Lesotho

Jim’s Perspectives:

With sheep herder at Maletsunyane Falls in Lesotho (’18)

What’s interesting about Lesotho (pronounced Le – Soo – Thoo)? Well, first, it’s completely surrounded by South Africa, and couldn’t be more dissimilar to its neighbor. This place feels like Africa, and to be honest, much of South Africa feels like Europe. Second, it’s mountainous, as opposed to the flat plains of South Africa. Third, the central region of Lesotho is unlike anywhere I’ve been in Africa. It’s more reminiscent of Nepal and Tibet than Africa.

This country used to be called “Busoutoland”, and during much of the 1700s – 1800s there were warring factions all over the region. However, the British controlled Busoutoland as it was rich with diamonds and sandstone, had plenty of water and fertile land. So, when all of the rival factions came together to form the Union of South Africa, Busoutoland was excluded and protected by the British. So, that’s how you get a country within a country! They finally got their independence from the British in 1966.

I journey to the Meletsunye Falls, about a 3 hour drive outside of Maseru (Ma-SER-U). It was a wonderful trip en route – a photographer’s dream! The vistas were mind-numbing, and the villagers walking the highway were equally as fascinating. Many wore colorful blankets while on horseback. There there yurt villages, with kids running around playing tag like they do anywhere and the women were tending the fields.

At the Falls, at Semonkong Village, I meet an interesting sheep herder trying to sell 9 sheep before getting married. Why? He needed the money to put a metal roof on his home before winter set in. We walked through the nearly village to locate the Lodge. Walking through this village was like going back in time 150 years. Picture this: Everyone has a horse or donkey, and they’ve come to town to purchase supplies. There’s a corral where the animals are tied, ala … the wild west in the US back in the 1800s. It was a very cool scene … so dodgy and volatile.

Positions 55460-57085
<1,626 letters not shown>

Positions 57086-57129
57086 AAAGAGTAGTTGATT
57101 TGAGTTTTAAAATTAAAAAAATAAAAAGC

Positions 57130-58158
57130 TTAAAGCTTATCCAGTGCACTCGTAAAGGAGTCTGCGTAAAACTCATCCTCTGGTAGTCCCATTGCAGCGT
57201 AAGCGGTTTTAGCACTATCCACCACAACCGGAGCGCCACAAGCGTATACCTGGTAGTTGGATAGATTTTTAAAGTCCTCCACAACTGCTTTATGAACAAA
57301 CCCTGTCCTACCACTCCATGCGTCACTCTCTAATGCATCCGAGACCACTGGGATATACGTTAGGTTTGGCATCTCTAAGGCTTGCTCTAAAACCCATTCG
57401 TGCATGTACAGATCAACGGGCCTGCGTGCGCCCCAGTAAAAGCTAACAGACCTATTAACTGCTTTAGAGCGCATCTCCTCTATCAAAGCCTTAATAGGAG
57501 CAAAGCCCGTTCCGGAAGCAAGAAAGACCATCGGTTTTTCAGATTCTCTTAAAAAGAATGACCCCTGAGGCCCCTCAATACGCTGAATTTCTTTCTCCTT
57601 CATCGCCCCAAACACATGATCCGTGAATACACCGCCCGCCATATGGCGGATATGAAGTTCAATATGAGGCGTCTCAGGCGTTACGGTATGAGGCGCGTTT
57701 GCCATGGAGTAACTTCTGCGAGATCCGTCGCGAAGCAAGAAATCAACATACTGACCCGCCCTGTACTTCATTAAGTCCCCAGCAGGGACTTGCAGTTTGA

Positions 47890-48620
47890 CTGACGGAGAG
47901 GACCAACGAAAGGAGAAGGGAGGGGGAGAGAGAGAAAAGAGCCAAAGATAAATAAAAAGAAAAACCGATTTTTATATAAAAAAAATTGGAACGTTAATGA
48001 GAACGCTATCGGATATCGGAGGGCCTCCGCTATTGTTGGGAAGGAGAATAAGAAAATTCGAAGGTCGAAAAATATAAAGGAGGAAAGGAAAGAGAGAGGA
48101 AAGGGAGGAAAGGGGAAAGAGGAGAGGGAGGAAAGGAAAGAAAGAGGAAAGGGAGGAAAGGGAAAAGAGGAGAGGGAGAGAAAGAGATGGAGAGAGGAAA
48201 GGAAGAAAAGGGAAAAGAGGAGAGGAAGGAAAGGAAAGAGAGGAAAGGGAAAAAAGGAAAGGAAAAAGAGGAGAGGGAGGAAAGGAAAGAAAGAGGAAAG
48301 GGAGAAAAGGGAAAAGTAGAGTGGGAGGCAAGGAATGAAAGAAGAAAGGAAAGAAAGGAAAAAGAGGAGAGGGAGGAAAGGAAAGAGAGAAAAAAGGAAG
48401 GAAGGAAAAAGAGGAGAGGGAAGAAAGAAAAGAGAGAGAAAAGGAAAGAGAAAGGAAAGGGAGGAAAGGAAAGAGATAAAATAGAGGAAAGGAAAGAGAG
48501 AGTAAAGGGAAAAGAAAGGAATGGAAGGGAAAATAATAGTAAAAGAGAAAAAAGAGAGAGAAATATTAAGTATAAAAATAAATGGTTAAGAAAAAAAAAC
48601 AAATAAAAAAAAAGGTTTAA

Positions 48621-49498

My guide and I brainstormed ideas to improve the experience at the Falls, including 1) improving the road, funded by tourist tolls, 2) adding horse and donkey rides to the Falls site, 3) opening a curio market for local products, and 4) building a pub/restaurant/B&B near the Falls for people to enjoy the scenery.

Lesotho has a trade agreement with the U.S. where they produce textiles to be shipped directly to the States without being taxed. Sounds great for them correct? Problem is the Chinese have purchased these companies and are exploiting and profiting from these agreements.

I stayed at the Avanti Lesotho and Avanti Maseru, and found the ambience and staff to be excellent. Rooms were nicer at the Maseru.

Overall, Lesotho is definitely worth a visit for a few days to see the Falls and the Drakensburg Pass.

Cool scenery around the capital
Beautiful vistas through Lesotho
A typical “Yurt” style home outside the city

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